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ACE

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Re: scapes
« Reply #6 on: May 22, 2020, 10:22:43 »
Well that's nothing to write home about. They should carry a warning that the lack of taste is not coronavirus his time.

djbrenton

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Re: scapes
« Reply #7 on: May 23, 2020, 08:02:09 »
Might I just point you to a thread from 14 years ago? <breathes on nails and polishes them>

The stalks are called scapes and are a product of hardneck garlic. If you don't remove them they will reduce the vigour of the plant. They are, on the plus side, a relatively expensive luxury with many recipes for their use.

Jeannine

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Re: scapes
« Reply #8 on: May 26, 2020, 20:01:00 »
I would have to challenge that..sorry.

I did a garlic comparison about 9 years ago with over 25 varieties of garlic,about 20 cloves of each variety was used,and they were all varieties that made scapes. They were  planted in  two identical long beds to test for scapes It was a test for scapes as  they were fetching such a lot of money, it was of interest to our community garden.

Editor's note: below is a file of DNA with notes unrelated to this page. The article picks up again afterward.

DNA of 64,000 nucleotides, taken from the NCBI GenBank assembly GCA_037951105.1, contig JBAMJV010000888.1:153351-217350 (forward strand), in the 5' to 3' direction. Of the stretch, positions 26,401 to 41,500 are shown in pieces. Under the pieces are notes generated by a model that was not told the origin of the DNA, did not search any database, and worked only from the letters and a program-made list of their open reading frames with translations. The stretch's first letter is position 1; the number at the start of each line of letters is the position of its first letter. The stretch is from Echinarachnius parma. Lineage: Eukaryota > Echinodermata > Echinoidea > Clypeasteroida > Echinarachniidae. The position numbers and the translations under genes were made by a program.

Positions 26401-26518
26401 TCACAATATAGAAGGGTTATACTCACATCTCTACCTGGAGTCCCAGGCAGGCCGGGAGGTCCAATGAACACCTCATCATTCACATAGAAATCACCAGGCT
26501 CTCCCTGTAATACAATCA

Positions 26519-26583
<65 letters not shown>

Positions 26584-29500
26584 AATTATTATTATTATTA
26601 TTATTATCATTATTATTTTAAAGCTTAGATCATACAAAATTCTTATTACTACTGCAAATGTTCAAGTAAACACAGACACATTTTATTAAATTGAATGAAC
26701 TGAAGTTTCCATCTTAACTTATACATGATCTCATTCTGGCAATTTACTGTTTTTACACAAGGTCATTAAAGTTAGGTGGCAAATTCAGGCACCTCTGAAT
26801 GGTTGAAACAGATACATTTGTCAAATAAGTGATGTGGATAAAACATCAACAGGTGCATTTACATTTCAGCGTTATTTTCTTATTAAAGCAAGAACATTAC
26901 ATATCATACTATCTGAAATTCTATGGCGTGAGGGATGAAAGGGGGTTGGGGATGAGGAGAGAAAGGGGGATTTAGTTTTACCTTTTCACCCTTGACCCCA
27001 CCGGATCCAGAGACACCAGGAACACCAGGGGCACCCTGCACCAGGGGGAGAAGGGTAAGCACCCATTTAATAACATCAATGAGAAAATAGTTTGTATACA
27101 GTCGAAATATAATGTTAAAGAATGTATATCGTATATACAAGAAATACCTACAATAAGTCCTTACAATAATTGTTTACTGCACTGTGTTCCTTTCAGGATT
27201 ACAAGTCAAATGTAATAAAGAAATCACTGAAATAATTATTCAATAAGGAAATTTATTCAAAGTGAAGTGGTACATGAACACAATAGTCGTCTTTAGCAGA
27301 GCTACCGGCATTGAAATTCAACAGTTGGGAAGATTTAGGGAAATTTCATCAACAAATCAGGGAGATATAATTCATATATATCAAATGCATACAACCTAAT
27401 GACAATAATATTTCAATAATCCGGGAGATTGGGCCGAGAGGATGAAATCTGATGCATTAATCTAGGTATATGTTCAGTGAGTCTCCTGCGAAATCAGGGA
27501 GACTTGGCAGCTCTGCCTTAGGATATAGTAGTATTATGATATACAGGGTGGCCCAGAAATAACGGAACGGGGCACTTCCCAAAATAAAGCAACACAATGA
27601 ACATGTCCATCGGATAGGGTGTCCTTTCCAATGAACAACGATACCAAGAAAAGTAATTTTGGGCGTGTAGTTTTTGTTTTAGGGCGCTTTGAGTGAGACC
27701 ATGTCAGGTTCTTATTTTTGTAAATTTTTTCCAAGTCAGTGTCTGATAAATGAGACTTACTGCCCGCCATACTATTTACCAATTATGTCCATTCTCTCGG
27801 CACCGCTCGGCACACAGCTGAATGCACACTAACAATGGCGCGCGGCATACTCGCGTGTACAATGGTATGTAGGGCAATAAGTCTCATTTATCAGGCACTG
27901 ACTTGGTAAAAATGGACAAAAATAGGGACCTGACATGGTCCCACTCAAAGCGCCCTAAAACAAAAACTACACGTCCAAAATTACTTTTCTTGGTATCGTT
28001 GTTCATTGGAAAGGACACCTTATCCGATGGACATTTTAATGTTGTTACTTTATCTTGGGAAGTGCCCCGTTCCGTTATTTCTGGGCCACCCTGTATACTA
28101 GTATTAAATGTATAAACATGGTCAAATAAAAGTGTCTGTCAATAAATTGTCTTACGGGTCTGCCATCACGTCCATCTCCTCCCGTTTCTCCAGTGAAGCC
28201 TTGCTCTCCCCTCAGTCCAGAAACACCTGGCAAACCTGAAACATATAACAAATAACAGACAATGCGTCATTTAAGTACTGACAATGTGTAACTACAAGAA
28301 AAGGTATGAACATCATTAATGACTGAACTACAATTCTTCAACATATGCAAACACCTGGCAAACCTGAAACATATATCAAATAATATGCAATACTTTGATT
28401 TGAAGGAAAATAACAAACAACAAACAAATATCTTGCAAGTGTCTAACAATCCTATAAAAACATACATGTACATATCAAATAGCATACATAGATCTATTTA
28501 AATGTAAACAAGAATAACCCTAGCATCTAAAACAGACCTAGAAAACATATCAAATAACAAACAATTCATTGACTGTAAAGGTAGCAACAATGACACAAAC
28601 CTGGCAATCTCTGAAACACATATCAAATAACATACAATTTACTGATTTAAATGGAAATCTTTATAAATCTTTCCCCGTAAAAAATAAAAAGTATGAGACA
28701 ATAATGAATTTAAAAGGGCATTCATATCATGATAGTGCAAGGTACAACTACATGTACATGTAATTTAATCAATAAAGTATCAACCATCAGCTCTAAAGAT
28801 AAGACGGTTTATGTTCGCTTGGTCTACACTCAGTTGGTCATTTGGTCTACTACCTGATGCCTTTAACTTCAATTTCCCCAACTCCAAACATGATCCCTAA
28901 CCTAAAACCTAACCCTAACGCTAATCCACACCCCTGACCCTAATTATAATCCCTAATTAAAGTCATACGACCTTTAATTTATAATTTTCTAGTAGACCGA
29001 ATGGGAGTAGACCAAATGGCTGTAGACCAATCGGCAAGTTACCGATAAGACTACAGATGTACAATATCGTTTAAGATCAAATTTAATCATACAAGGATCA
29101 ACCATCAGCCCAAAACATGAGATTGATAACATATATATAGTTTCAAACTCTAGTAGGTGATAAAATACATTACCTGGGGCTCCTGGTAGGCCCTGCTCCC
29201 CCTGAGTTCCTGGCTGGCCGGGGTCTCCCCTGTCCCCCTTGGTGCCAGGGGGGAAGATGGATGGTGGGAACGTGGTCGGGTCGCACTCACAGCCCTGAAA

We removed all the scapes from 1 bed, and left the other bed to make them naturally .

 At harvest the varieties were carefully marked as to what they were , which bed they were in etc, There was no diffeence between the bed that was allowed to scape and the bed that wasn't.

 As an added note, we then had a tasting day to evaluate differnt flavours. Quite a differnce between the various varieties. Including in the test was my own garlic which I have grown for many years, in three countries, it was quite amazing how it differed when compared to the one it originally was.

There was no differnce bewteen the ones that had their scapes removed and the ones that didn't.

I still have my notes with complete details in if anyone wants more info.

By the way, some garlic only coils once otheres do a double..remove scaoes before the flower opens if you want to sell them
« Last Edit: May 26, 2020, 20:03:28 by Jeannine »
When God blesses you with a multitude of seeds double  the blessing by sharing your  seeds with other folks.

Vetivert

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Re: scapes